Quincy, April 22, 1809.
WHEN I had received that authentic act of the sovereign authority of France, a copy of which is inserted in my last letter to you, communicated by their Secretary of State, through their Secretary of Legation and Charge des Affaires and our Minister at the Hague, fully complying with all my requisitions, upon mature deliberation I determined to nominate a Minister to France. Some of the communications from France had been accompanied with intimations concerning the characters proper to be employed, which I thought exceptionable, and that they might be made a pretext for again rejecting a minister. I considered moreover, that France was an undulating ocean in a violent storm; party had exterminated party, and constitution had succeeded constitution, as billow rolls and roars, froths and foams after billow in the Gulph Stream. I knew, that in the nature of things, an executive authority in five persons could not last long in France or any where else: and we were already informed that the Directory was divided into parties, three against two, and that the majority in the Legislative Assembly adhered to the two, and the minority to the three. A revolution then was to be expected, and the new government might not feel themselves bound by the assurances given by their predecessors. To avoid the possibility of these inconveniences, I provided as cautiously and effectually against them as I could, in my message to the Senate, which never has been published. If this message had been made public, with its contents, the public despatch from France, I have confidence enough in the candor of the nation, to believe that it would have obviated many a silly and many a malicious criticism. It was in these words.
Gentlemen of the Senate,
Feb. 18, 1799.
I transmit to you a document which seems to be intended to be a compliance with a condition mentioned at the conclusion of my message to Congress, of the 21st of June last. Always disposed and ready to embrace every plausible appearance of probability of preserving or restoring tranquility, I nominate William Vans Murray, our Minister Resident at the Hague, to be Minister Plenipotentiary of the U. States to the French Republic. If the Senate shall advise and consent to his appointment, effectual care shall be taken in his instructions, that he shall not go to France without direct and unequivocal assurances from the French government, signified by their minister of foreign relations, that he shall be received in character; shall enjoy the privileges attached to his character by the law of nations, and that a minister of equal rank, title and powers shall be appointed to treat with him, to discuss and conclude all controversies between the two republics, by a new treaty.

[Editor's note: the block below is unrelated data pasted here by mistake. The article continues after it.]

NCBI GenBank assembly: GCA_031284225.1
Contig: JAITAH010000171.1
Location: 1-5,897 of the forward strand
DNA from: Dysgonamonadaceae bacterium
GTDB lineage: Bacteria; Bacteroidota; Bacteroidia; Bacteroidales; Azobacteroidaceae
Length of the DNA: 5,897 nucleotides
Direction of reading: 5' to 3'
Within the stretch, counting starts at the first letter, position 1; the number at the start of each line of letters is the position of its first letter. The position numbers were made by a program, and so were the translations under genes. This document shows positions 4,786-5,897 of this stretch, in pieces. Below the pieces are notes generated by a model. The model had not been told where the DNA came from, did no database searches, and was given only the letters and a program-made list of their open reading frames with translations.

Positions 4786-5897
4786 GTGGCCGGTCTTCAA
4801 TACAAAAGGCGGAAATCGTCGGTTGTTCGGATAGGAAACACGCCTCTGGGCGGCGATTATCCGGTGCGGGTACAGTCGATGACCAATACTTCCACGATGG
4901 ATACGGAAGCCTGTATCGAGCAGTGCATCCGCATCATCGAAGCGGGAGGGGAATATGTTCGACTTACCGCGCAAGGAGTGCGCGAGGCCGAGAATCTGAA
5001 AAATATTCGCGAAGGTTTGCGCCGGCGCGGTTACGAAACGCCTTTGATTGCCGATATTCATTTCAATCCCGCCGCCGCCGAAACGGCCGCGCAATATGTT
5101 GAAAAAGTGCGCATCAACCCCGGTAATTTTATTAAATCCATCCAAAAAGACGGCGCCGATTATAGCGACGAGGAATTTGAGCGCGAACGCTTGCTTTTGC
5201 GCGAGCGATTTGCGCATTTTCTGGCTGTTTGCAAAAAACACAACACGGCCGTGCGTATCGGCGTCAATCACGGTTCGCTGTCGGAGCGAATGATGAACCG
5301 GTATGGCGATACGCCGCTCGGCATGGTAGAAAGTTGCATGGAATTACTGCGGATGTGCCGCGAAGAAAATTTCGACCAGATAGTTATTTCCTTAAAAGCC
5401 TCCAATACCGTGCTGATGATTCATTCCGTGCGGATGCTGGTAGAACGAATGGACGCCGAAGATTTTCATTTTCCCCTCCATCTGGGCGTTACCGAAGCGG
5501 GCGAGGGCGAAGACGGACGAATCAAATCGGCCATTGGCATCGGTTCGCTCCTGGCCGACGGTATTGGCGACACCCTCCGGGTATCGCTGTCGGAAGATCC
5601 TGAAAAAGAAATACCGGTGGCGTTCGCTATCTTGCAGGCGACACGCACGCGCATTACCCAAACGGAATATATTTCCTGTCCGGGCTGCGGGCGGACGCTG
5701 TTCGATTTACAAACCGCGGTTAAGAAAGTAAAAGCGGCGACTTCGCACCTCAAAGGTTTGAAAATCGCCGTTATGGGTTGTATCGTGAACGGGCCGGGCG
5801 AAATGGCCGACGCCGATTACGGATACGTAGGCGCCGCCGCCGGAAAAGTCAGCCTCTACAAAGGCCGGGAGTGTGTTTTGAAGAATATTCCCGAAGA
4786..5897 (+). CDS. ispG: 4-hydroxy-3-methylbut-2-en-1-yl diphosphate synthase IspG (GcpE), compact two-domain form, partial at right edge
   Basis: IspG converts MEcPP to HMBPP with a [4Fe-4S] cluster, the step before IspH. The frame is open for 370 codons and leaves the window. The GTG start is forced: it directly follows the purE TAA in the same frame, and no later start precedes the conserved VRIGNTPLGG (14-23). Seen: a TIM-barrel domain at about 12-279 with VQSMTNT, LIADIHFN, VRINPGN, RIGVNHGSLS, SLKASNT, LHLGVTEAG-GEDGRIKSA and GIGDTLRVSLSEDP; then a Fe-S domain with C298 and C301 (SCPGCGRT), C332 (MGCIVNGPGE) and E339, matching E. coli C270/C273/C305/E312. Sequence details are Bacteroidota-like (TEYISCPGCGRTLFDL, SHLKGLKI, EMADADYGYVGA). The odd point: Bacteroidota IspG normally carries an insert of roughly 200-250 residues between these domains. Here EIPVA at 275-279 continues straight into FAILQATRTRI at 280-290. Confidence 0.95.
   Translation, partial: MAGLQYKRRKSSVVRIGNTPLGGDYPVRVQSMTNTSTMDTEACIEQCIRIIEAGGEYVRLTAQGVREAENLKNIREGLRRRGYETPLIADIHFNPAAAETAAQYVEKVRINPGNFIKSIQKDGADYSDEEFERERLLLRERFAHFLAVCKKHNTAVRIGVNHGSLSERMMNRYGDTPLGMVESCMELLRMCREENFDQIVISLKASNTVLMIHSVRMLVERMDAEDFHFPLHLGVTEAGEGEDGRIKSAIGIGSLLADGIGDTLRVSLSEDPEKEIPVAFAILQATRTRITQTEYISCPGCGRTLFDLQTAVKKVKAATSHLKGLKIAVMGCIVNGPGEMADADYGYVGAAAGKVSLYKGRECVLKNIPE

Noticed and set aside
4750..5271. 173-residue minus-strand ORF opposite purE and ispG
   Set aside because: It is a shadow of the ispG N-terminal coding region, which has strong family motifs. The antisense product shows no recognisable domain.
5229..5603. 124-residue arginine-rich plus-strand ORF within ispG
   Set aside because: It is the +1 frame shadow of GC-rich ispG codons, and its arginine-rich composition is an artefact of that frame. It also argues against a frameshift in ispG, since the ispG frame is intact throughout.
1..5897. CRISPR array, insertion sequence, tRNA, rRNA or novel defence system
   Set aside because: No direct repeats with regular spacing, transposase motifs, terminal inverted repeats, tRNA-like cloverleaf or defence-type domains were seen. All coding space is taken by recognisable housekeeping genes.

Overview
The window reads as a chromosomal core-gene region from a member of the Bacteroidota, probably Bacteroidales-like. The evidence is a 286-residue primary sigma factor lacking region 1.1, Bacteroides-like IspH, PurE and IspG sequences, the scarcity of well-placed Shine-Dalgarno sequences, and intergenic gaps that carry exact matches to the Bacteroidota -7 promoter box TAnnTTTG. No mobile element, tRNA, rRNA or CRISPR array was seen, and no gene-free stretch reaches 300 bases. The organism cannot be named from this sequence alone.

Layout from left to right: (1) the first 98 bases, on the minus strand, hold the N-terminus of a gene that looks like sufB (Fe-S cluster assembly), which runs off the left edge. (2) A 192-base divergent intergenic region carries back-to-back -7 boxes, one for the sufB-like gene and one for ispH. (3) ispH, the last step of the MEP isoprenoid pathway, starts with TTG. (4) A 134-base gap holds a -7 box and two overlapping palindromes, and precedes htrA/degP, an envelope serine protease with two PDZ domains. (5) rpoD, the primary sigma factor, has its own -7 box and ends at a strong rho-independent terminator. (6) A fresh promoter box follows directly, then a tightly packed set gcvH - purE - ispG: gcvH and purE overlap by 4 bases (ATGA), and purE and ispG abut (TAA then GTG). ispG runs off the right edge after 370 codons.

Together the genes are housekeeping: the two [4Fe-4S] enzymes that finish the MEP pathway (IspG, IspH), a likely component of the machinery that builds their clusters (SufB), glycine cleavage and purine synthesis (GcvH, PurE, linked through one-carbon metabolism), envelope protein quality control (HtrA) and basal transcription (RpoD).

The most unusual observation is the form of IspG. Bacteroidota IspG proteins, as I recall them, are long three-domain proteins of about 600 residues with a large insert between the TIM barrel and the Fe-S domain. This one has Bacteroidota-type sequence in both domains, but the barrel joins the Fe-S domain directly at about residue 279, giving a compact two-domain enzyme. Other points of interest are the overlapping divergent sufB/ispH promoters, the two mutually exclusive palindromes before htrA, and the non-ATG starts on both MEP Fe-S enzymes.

In this manner effectual provision was made against any and every possible insidious use, of the insinuations concerning characters proper to be employed, and who would be likely to succeed. In this manner also, provision was made against the possible and indeed highly probable and fully expected revolution in the French government. Mr. Murray was not to advance a step towards Paris from the Hague, until after he should have received from the French government, whatever it might be, a repetition of assurances, officially communicated, that he in person should be received.
When this message was received in Senate, it was postponed, as the greatest part of executive business usually was, for consideration. A great clamor was raised among the members of the House of Representatives and out of doors, and an abundance of squibs, scoffs and sarcasms in what were then called the federal newspapers, particularly Cobbett’s Porcupine and John Ward Fenno’s United States Gazette. And by whom were these written? As I was informed, by Macdonald, the Scottish British commissioner for adjusting the claims of British creditors, and by William Smith, the British agent for claimants before that board of commissioners, of whom Macdonald was one. There were other writers besides these; but I will not condescend to name any others at present. It was given out that John Ward Fenno was the writer of the most important of them, and he was represented as a masterly writer, possessed of a most eloquent pen. But the pen was not his.
This was not all. Something much more serious to me soon took place. A committee of the Senate called upon me, whether appointed on record, or whether by private concert, I know not. I was distressed, because I thought the procedure unconstitutional. However, I was determined that not one disrespectful word should escape me concerning the Senate or any member of it, and to that resolution I carefully adhered; and in relating the conference with those honorable gentlemen, which shall appear in my next letter, the same decorum shall be observed.
Printed Source--Boston Patriot.